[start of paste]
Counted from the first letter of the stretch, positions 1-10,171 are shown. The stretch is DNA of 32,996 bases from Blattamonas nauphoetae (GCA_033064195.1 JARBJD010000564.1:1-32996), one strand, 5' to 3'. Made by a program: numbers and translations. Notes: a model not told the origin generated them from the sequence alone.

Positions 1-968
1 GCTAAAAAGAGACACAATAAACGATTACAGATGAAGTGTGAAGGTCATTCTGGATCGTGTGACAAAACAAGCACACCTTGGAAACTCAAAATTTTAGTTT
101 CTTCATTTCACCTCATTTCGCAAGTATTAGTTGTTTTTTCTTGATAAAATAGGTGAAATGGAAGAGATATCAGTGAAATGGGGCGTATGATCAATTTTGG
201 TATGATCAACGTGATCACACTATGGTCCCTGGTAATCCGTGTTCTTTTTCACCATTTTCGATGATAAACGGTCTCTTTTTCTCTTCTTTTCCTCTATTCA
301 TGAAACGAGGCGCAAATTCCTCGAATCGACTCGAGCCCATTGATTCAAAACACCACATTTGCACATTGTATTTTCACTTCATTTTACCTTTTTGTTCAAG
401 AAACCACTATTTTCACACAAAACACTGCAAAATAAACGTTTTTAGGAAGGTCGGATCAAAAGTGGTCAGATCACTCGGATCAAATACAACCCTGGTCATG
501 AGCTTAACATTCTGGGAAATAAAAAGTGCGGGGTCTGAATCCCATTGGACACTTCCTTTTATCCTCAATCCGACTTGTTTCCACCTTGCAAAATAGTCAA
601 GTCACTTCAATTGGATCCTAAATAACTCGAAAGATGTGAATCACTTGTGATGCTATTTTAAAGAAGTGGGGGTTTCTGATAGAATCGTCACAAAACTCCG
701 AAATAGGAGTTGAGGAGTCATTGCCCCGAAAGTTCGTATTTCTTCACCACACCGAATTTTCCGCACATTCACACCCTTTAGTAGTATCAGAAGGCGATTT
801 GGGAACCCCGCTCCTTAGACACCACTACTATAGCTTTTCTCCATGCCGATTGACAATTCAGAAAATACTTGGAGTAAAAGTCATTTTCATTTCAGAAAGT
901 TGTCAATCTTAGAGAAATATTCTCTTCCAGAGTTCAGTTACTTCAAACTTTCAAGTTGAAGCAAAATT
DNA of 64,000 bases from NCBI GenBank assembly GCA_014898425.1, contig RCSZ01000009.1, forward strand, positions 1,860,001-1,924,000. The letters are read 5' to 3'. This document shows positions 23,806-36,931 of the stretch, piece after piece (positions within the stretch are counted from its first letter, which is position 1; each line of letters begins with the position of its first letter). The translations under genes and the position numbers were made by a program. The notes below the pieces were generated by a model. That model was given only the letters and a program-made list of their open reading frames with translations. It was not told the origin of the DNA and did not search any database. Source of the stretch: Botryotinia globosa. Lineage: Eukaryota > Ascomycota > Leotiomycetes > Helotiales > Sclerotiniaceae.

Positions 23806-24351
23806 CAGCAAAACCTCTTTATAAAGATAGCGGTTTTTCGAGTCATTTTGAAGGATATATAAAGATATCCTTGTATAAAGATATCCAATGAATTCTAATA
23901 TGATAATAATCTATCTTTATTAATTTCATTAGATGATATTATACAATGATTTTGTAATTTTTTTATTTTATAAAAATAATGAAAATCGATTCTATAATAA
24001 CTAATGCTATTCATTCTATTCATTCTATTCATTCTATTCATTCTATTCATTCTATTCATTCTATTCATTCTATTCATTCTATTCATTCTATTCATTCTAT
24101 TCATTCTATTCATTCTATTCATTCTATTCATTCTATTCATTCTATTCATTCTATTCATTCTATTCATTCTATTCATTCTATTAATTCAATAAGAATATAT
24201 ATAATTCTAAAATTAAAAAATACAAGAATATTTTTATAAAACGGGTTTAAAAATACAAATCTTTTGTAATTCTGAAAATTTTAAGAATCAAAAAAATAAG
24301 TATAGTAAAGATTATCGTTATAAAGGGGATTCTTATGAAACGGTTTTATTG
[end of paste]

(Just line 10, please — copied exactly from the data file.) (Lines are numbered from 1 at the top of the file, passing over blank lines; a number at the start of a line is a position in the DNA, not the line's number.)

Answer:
701 AAATAGGAGTTGAGGAGTCATTGCCCCGAAAGTTCGTATTTCTTCACCACACCGAATTTTCCGCACATTCACACCCTTTAGTAGTATCAGAAGGCGATTT